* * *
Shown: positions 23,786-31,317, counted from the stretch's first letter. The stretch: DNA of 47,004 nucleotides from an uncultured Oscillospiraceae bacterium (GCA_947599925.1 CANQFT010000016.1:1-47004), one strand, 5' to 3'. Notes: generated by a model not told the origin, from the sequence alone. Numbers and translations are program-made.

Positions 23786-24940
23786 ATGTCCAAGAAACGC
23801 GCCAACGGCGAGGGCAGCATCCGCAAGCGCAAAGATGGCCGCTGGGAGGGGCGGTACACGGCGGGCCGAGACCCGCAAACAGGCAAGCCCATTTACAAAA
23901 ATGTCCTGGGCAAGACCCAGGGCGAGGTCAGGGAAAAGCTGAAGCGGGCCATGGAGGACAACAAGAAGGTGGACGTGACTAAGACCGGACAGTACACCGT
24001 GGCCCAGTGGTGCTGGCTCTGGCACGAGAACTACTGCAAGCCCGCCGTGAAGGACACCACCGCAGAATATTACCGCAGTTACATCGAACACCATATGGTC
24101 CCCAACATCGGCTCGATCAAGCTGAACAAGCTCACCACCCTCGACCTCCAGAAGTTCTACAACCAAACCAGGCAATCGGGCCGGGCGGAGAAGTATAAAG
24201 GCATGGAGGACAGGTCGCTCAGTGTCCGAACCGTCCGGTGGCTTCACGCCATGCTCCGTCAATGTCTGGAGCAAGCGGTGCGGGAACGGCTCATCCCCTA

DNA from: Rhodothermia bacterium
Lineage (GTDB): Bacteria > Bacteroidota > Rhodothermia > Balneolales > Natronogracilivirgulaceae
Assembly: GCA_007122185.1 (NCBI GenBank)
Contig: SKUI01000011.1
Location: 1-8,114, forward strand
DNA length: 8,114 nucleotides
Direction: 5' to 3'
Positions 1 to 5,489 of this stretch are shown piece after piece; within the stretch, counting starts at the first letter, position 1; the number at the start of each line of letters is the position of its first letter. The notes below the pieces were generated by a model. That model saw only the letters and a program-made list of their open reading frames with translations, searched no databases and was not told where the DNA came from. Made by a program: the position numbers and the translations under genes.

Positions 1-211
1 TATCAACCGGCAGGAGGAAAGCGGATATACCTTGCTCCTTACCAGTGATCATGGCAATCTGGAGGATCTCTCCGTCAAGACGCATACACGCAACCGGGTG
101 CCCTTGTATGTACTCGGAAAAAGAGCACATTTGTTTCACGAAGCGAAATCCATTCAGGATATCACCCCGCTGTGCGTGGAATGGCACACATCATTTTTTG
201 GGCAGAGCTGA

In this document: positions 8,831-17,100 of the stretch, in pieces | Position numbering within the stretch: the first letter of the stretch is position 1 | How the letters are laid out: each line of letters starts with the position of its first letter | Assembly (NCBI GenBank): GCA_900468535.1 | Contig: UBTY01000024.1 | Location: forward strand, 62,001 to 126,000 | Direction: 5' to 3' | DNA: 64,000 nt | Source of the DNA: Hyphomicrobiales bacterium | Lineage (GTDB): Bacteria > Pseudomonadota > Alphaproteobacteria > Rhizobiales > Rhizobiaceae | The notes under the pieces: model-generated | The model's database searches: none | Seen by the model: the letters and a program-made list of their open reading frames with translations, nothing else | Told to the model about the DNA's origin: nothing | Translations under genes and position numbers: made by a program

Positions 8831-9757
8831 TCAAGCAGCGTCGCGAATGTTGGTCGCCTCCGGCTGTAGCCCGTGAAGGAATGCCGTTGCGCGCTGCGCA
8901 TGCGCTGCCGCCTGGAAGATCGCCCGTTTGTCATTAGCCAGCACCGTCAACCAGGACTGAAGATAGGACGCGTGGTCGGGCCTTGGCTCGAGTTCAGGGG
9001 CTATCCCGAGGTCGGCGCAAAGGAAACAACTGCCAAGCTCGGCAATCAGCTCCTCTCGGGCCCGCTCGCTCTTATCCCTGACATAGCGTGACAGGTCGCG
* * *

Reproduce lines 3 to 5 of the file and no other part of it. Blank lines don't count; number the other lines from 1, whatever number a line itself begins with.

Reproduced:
23786 ATGTCCAAGAAACGC
23801 GCCAACGGCGAGGGCAGCATCCGCAAGCGCAAAGATGGCCGCTGGGAGGGGCGGTACACGGCGGGCCGAGACCCGCAAACAGGCAAGCCCATTTACAAAA
23901 ATGTCCTGGGCAAGACCCAGGGCGAGGTCAGGGAAAAGCTGAAGCGGGCCATGGAGGACAACAAGAAGGTGGACGTGACTAAGACCGGACAGTACACCGT